European Union is commonly characterised by its single internal market which was among the main objectives during formation. The internal market involves free movement of capital, goods people and services in the members’ states. Also, there is the customs union which requires the implementation of standard external tariffs. When the goods are already circulated in the market, they are not subjected to discriminatory taxes, custom duties and import quotas. The legislation and policies are well articulated in the constitution, and this enhances the trade relationships between countries (El-Agraa 2011). The free movement on capital targets on more manageable investment in share capital and also buying of properties in other countries. Free movement of people means that there is reduced administrative requirements on the boarders; hence people can work and live freely in other countries.
Various policies help in governing and ensuring that the objectives of the organisation are made. The policies are in line with the goals of each member state. In the movement, there is a policy on the economic empowerment of member countries. The monetary policy aims at stabilising the use of Euro. With the help of a common currency, there is completion among the companies. The European Central Bank regulates the interest rates applied by all financial institutions in the member countries. The standard interest rates will be easier for companies that need financial assistance to access with the same rates in different countries. The bank also regulates the inflation and exchange rates which means there are no additional costs incurred when doing transactions in other member countries. The European Central Bank, through the Union, pays member states subsidies on development projects intending to improve the living standards of the people and also the economic value of the state.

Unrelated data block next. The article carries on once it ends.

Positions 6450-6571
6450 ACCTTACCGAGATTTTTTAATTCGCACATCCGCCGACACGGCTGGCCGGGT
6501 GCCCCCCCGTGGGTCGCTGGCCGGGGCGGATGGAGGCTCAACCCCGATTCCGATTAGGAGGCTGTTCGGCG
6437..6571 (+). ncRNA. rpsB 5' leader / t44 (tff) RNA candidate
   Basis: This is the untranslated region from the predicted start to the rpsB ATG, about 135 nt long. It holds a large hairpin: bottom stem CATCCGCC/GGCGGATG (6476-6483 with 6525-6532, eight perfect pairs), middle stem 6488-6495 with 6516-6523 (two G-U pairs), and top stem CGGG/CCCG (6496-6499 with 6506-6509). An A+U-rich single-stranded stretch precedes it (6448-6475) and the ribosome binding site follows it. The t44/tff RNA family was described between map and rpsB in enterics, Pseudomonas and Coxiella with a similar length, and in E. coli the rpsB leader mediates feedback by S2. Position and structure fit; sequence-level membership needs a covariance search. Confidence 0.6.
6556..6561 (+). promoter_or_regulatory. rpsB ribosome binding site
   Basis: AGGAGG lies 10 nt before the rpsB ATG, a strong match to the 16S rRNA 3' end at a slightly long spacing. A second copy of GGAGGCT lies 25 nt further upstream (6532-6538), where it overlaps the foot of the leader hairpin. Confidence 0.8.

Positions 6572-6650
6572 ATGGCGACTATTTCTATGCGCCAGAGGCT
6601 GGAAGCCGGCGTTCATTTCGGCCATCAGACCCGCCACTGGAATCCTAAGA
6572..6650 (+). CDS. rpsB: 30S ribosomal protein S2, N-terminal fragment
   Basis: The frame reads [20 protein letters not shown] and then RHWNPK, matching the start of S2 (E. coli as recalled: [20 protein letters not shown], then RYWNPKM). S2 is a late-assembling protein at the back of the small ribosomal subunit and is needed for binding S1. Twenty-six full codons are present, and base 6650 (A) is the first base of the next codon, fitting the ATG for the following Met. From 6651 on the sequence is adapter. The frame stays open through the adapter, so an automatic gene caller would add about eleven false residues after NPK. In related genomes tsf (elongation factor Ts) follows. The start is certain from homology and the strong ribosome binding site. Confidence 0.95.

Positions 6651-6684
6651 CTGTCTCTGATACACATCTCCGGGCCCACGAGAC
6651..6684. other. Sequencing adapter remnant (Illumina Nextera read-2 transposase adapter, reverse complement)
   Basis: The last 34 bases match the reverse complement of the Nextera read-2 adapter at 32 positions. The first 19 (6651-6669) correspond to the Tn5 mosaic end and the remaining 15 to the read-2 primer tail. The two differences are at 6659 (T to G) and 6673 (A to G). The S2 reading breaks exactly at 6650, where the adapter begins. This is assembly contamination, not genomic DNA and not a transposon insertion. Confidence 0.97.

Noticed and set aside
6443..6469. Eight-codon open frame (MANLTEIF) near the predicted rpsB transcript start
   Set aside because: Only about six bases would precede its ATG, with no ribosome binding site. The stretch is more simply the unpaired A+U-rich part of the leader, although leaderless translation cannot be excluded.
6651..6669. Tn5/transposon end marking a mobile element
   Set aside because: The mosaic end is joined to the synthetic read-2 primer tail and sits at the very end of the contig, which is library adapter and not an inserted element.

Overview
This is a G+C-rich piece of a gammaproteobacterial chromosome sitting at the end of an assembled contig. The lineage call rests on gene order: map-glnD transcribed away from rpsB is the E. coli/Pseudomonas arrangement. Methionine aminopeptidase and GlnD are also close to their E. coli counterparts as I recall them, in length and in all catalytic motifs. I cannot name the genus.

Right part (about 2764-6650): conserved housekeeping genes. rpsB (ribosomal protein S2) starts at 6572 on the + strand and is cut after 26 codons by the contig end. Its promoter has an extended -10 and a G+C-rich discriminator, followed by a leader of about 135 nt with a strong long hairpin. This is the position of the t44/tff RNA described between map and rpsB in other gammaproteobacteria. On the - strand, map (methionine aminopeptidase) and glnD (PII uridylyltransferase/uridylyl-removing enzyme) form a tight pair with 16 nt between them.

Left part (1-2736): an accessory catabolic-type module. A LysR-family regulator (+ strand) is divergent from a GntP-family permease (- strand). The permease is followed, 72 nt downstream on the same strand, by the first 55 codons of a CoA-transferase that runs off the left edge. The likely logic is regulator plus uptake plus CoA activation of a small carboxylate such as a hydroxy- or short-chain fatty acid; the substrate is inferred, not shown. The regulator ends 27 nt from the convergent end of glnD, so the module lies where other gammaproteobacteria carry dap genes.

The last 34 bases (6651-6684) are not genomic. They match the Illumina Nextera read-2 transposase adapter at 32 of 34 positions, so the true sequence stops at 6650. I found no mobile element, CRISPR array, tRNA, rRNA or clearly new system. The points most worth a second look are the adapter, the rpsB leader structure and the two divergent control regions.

There is enhanced financial supervision in the Union. There are three authorises governing the supervision aspect they are; European Securities and Market Authority, European Banking Authority and European Insurance and Occupational Pensions Authority. These authorities can check on the financial obligations of the members. The securities exchange board is responsible for supervising the aspects of the capital and securities performance on the market. The authority also oversees that all the companies participating in the market are treated equally and doing the right businesses. Through this board, there has been improved and secure trading of securities (Maudos and de Guevara 2015.). The Insurance and Occupational Pensions Authority has been on the frontline on fighting for better laws about the occupation. Different occupations have been recognised in member states. Also, there has been the application of standard procedures and rates when pensions are applied—the European Risk Systematic Board, which analyses risks in the markets and advice on the way forward. There has been excellent economic stability since risks are analysed, and internal controls are put in place to minimise the occurrence.